SLUG Picnic: The Anchorage
As the temperature rises, people are eager to get out after an intense year of staying inside. Luckily, SLUG Picnic is quickly approaching and features three bands eager to get out and perform live once more. The show kicks off with No Shooting Friends, Joseph. Joining are veterans of the local music scene The Anchorage and opener Decent Animals. The show is on July 31 at the Artspace City Center 230 S. 500 West. Tickets are $5 a piece with picnic seating at 5:30 p.m. and music from 6 p.m. to 9 p.m. SLUG Picnic is Sponsored by Sparrow Electric, Dented Brick Distillery and Utah Brewers Co-op.
Over a decade ago, The Anchorage formed when a group of friends got together and started making music that they love. Members Derek Harman and Jason Bohman became friends when they were in separate groups. Bohman plays drums and ended up filling in one evening for Harman’s band around 2010. During rehearsal, they came up with something that they loved the sound of, and thus began The Anchorage. “We really dug the style that came out and recruited some friends that were awesome musicians. Eleven years later we still love doing it,” says Bohman.
The Anchorage has a unique sound that incorporates several genres in their music. For example, on “Weird Night Sleepy Day,” listeners are greeted with crunchy, high-energy guitar that sounds like it’s from an emo or punk album before an exciting horn section enters. The two are blended together seamlessly and create an alluring and lively sound you can headbang to. The Anchorage enjoys having a unique sound that can appeal to different listeners. “We have a pretty diverse taste in music among our band members,” says Bohman. “I’ve always been a fan of finding a unique sound for your music, and I think that naturally happened, given our different backgrounds.”
“We really dug the style that came out and recruited some friends that were awesome musicians. 11 years later we still love doing it.”
One thing that sets The Anchorage apart is their ska influence. One of the key elements in ska is the use of horns. The Anchorage has Tyler Webb on trumpet, Evan Wharton on trombone and Myles Lawrence on tenor and bari sax and guitar. The band flawlessly incorporates the wind instruments within their gritty emo/punk style. Bohman says he’s always been drawn to the energy dynamics of ska. “Ska music represents and promotes unity and inclusion,” he says. “Who doesn’t have fun at a ska show?”
Without hearing The Anchorage’s music, it can be hard to describe; it’s something you have to experience for yourself. “Depending on the song it can be a form of alternative rock, other songs are more reggae, most of our music has some strong elements of ska. We’ve got something for everyone!,” says Bohman.
Because The Anchorage has been a part of the local music scene for so long, they’ve gotten to know other local bands and owners of venues very well. “There’s some incredible individuals in Salt Lake’s music scene. Some venue owners truly are so supportive of the local musicians,” he says. He cites The Beehive and Kilby Court as two particularly supportive spots. “There are many members of the scene who work super hard to help the venues however they can so the venues are able to stay available for the local level musicians to use. Just a great community,” he adds.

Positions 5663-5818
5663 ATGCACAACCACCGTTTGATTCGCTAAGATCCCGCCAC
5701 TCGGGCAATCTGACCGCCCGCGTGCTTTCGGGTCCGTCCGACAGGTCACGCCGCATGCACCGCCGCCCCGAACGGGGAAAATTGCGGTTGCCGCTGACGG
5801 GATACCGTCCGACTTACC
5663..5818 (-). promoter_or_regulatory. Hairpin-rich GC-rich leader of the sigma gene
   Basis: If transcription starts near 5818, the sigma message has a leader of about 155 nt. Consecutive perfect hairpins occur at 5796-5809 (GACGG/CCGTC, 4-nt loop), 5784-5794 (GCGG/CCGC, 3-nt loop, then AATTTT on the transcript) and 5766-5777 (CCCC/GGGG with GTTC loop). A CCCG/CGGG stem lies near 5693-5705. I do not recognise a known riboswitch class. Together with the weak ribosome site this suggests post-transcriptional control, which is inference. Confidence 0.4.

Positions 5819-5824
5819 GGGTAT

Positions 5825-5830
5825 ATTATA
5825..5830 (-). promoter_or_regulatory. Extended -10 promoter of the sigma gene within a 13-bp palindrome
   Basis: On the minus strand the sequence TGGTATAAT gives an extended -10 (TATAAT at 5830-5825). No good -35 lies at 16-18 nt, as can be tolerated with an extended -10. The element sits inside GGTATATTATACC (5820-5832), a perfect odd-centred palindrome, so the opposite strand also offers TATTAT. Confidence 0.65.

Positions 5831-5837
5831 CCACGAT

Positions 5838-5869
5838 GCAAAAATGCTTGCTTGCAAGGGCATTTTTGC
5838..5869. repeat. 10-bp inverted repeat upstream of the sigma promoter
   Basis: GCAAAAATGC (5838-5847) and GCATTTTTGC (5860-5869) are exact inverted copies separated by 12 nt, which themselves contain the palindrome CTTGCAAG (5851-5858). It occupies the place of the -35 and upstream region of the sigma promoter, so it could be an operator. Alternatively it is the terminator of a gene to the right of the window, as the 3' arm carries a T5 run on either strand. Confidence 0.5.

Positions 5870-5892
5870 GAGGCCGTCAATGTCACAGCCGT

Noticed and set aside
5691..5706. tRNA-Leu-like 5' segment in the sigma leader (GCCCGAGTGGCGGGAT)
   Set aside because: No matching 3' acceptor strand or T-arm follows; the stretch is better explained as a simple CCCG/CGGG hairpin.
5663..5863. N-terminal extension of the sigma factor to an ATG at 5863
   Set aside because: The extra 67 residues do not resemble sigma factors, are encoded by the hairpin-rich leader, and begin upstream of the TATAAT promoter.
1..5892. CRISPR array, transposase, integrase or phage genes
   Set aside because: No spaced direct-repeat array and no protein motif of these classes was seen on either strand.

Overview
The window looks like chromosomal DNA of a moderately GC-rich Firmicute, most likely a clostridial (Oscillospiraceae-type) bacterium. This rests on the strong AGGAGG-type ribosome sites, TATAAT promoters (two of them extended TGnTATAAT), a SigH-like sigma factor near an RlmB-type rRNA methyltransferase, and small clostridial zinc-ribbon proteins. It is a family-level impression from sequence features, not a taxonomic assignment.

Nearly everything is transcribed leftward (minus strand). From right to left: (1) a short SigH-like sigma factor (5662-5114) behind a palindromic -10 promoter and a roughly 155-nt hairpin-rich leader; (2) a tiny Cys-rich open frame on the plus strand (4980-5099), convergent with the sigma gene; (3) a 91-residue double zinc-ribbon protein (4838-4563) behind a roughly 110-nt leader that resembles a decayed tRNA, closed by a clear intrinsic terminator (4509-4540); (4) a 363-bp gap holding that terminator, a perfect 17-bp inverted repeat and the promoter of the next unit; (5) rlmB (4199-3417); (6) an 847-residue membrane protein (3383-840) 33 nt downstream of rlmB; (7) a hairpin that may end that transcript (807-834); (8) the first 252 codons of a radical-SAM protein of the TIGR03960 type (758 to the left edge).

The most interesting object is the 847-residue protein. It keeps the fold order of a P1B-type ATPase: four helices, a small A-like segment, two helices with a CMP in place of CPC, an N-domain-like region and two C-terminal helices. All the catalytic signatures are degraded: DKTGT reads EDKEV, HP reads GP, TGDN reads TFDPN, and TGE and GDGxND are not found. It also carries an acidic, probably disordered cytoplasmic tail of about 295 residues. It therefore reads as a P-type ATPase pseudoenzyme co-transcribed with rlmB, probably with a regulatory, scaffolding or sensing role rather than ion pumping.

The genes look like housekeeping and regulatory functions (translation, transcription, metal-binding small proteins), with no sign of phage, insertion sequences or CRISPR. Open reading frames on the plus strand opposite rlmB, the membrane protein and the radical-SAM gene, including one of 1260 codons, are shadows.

“Ska music represents and promotes unity and inclusion.”
The Anchorage has plenty of support from other musicians and venues, but they also have emphatic support from their fans. “I’d call our fans more like our friends,” says Bohman. “Most everyone who comes to our shows close friend of ours, and it’s always fun when new faces come into the crowds. A lot of the people at shows are in bands themselves, so it’s fun to play shows together and just support all of our music.”
Before the pandemic, The Anchorage released an EP in early 2019 entitled What We Go Through. Because the world was put on hold, they were able to set time aside to work on new material. “While we definitely would have much preferred not having the pandemic, the lack of shows allowed us to dedicate ourselves fully to writing a new album,” says Bohman. “We took a pretty different approach this time around that we probably would’ve never done otherwise.” The focus was on writing and recording one or two songs at a time instead of all at once, according to Bohman. “It worked really well and scratched the instant gratification itch at the same time by tracking a whole song in one day,” he says.
“While we definitely would have much preferred not having the pandemic, the lack of shows allowed us to dedicate ourselves fully to writing a new album.”
Bohman says that quarantine also gave the band a much-needed restart. “We were able to step away from the routine we were in and really develop a writing process that works for us,” he says. Now that they’re feeling reset, The Anchorage is ready to get out and perform live again. “It’s one of my favorite feelings in the world,” he says. “I really can’t wait to play the new music too—these songs are so fun to play.” The Anchorage’s track “Mr. & Ms. Communication” is a fan favorite. “The crowd always loves dancing to that one,” he says. He also adds they’re excited to play their new material that will be even more fun.
The Anchorage is anxious to get back out to perform for fans. According to Bohman they’ve finished recording their third album which will be releasing soon. “We’re stoked to see you and to play music for you again,” he says. “This marks a new beginning and we can’t wait to make more music.” The Anchorage is ready to jam out at SLUG Picnic on July 31 at the SLUG HQ. You don’t want to miss out!